The Shroud of Turin and the Sudarium of Oviedo “almost certainly covered the cadaver of the same person.” This is the conclusion from an investigation that has compared the two relics using forensics and geometry.
“It’s only when we look with eyes of love that we see as the painter sees,” Henry Miller wrote in his forgotten 1968 gem To Paint Is to Love Again. Drawing, indeed, transforms the secret passageway between the eye and the heart into a two-way street — while we are wired to miss the vast majority of what goes on around us, learning to draw rewires us to see the world differently, to love it more intimately by attending to and coming to cherish its previously invisible details. This, perhaps, is why beloved artist Lynda Barry teaches visual storytelling as the infinitely rewarding art of “being present and seeing what’s there.”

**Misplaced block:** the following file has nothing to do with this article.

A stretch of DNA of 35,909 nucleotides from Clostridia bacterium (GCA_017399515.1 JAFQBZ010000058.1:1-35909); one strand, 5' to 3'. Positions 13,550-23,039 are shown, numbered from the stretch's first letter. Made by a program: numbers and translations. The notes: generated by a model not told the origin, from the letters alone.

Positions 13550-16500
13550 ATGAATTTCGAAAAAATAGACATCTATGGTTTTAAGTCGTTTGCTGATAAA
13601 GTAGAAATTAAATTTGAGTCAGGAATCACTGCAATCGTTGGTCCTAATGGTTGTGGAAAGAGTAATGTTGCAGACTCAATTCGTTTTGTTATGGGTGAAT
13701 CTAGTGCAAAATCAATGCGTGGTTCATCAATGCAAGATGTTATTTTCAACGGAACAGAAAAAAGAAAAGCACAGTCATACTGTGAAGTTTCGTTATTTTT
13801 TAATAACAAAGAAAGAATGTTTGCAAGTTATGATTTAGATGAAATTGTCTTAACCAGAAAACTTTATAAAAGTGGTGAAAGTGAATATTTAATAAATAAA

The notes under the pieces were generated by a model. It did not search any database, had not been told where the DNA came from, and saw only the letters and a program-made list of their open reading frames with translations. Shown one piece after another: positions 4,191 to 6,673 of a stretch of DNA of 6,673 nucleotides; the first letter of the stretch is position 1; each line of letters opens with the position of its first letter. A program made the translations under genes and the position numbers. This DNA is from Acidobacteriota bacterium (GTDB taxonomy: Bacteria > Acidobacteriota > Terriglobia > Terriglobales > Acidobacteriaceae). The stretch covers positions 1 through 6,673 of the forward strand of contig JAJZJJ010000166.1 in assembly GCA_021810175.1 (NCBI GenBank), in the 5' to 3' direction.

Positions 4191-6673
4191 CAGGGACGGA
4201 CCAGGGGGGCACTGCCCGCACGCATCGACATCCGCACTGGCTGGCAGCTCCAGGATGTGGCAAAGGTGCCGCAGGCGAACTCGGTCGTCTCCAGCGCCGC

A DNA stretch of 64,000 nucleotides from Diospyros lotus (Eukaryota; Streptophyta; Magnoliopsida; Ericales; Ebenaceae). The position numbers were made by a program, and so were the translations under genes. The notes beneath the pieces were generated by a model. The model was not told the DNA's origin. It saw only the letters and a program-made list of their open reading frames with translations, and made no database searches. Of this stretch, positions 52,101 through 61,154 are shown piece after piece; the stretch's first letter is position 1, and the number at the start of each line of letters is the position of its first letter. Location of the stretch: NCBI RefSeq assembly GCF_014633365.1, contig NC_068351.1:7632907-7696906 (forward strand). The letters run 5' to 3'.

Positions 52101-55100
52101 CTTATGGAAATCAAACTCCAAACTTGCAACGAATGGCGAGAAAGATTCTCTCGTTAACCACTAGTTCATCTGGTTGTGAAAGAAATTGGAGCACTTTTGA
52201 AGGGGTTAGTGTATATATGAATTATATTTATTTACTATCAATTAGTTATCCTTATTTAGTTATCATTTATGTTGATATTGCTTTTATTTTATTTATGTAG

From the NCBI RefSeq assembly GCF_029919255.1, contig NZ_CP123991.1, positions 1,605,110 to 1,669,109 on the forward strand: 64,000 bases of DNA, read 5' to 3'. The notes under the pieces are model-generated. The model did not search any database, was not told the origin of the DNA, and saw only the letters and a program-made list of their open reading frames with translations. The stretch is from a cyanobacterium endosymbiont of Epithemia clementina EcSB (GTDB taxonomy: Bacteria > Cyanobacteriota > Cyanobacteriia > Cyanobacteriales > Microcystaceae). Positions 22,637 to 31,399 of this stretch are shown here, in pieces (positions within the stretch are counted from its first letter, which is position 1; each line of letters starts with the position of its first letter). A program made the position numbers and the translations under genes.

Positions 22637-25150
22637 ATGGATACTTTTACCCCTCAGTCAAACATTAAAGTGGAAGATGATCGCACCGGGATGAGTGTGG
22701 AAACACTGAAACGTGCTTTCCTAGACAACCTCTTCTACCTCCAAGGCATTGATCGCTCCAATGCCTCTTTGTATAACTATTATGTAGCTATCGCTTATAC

A story of redemption and adaptation:
“The lesson: If you would destroy our world’s versions of Sauron and Saruman, then you must love strawberries and cream.”
“The fundamental musical experience – fundamental not just to our classical tradition but to all music that has been sung, played, and danced from the beginning of time – is that of virtual causality, whereby one moment seems to produce the next out of its own inner dynamic. This is the primary experience on which all rhythmic, melodic, and harmonic invention depends, and it is absent – deliberately absent – from Boulez.”